I've been following the Seasteading Institute since it has been in existence. I grew up on the water in New England and spent my summers teaching sailing, exploring the estuaries to collect crabs and mussels and even making the occasional sand castle or two .
It seems to me that most people on the seasteading institute group are focusing on platforms for creating artificial land. I also grew up with family in Biloxi Mississippi. Has anyone here visited there before Katrina? There were many many many floating casinos and hotels on your typical barges. Post Katrina, well, Biloxi was basically a heap of trash everywhere. Blocks and Blocks inland were now filled with a mix of sand, debris, and casino pieces.
With that in mind, when I first found that the idea was cement barges, I just shook my head. In the open ocean environment off of San Francisco, that would be a terrible idea, while weather and seas are maybe sorta stable, what if something unexpected happened? What if a Tsunami happened and shifted the seafloor resulting in even a 10 foot wave coming to say hello to the structure? Well most of the designs would basically fail.
That, is troubling for many a reason.
I'm proposing something slightly different. You see, life in the sea and in the air doesn't think how us Humans do. We think in terms of linear area. While the fish and the birds are not restricted to our two dimensional thought process but three dimensions. I like to think of it as thinking volumetrically.
When thinking volumetrically, biomimicry is much easier.
When looking at the great oceans, it is easy to notice certain things. Fish form balls, Ice floats, and well the water gets deep.
The most efficient way to build volume is as many have noted on here and elsewhere is with a geometric dome. I'm suggesting the Geodesic sphere be the standard for which things are built for "seasteading." In addition to the strength and material per volume, it is also extremely efficient in terms of stability with an environment with potential extreme weather.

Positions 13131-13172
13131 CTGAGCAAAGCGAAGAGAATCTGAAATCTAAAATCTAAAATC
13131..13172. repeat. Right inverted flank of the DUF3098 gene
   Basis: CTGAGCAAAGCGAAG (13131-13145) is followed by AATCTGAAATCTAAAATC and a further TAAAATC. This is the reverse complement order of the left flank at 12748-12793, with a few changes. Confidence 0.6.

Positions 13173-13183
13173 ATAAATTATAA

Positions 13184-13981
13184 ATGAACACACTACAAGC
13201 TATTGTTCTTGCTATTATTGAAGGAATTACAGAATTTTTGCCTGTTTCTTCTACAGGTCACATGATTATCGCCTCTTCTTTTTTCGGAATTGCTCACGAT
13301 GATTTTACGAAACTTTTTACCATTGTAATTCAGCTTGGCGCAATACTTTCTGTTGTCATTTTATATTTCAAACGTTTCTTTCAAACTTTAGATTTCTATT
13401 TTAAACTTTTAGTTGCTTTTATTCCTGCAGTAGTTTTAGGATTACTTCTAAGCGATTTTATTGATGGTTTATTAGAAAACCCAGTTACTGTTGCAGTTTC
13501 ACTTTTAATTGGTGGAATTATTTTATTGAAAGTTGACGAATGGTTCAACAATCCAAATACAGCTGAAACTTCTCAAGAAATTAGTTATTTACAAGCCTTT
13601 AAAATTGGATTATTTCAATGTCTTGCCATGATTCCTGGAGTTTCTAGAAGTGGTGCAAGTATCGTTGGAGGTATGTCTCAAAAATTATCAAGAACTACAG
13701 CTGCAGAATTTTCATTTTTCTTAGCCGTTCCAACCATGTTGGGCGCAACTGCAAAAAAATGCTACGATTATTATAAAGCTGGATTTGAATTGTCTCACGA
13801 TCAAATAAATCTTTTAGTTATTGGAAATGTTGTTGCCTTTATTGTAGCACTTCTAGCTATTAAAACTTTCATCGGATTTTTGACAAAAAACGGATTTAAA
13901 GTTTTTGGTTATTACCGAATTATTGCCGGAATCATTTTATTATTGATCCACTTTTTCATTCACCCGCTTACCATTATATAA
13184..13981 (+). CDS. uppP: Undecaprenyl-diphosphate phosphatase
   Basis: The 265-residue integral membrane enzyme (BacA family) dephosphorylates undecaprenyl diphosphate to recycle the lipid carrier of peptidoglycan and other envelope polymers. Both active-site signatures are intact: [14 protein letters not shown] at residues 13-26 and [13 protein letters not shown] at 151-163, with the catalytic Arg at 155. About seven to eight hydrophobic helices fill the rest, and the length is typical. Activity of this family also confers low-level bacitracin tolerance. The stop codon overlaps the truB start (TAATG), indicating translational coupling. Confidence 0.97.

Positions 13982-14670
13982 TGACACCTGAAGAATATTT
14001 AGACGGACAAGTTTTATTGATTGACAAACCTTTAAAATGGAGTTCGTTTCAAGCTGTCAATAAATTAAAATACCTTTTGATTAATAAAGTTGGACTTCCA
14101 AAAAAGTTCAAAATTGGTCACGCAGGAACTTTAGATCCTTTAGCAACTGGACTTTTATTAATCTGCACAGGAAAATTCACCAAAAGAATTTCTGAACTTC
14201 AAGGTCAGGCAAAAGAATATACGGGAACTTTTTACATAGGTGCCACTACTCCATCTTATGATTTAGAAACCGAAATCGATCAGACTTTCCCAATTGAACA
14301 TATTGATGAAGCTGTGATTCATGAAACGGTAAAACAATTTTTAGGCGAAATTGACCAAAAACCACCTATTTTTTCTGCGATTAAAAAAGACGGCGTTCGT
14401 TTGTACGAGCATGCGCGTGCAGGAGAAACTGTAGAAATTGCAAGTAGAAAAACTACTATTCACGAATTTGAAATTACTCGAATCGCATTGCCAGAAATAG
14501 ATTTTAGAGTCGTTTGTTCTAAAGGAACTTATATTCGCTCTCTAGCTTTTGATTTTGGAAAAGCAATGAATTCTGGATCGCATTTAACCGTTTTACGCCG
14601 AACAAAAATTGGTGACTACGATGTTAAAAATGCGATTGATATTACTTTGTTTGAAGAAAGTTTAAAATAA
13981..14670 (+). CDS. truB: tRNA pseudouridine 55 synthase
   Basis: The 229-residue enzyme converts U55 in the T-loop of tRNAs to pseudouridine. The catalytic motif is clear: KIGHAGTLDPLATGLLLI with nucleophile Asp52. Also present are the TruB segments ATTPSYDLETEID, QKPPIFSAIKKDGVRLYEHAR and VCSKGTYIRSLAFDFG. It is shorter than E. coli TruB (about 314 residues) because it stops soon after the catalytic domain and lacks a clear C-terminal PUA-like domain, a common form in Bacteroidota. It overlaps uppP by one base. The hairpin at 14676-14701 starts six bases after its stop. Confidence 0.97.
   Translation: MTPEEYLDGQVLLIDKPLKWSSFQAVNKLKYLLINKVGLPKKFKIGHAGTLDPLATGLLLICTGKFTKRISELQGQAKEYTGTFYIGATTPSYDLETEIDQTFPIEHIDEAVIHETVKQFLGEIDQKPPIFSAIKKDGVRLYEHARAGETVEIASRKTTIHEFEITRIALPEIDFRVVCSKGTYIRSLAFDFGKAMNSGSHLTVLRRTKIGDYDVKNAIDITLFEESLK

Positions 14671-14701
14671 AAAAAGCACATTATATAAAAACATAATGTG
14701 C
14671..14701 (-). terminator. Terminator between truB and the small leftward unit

I'm suggesting that these Balls, be tethered to a weight, and or use a ballast. This would stabilize the bottom point, but also allow for the submergence of the structure. Yes, I'm suggesting that we build spherical submersible dwellings. This way a breakwater is less needed. In the case of a bad storm or extreme waves, the structures can go underwater to take a gentler ride through the disturbance. Similar to a surfer diving under the passing wave.
Depending on the ballasts the structures could be at a variety of depths and waterlines. It does complicate the systems initially, but allows for much more resilience, also, extremely easy to rearrange and move said structures by towing.
I have spoken directly to the individual who makes the GIANT open ocean fish pens that people have mentioned on here from time to time, and he believes that his structures could be modified for my use case scenario. Each section between supports can be customized as well, be it an access hatch, or a tow point, a window, or really anything you can imagine.
Cost for an initial test unit is somewhere between $25,000 for just a shell to upwards of $2.5 million for a large stadium sized structure that could be used both for residential and commercial.
Anyways, these are some unpolished thoughts. It doesn't seem that the forum is very active. Maybe It is filled with people and I can't find the threads, or maybe everyone on here has never sailed a boat before. Needless to say, I believe trying to make a floating city is foolish, but a group of spheres very functional.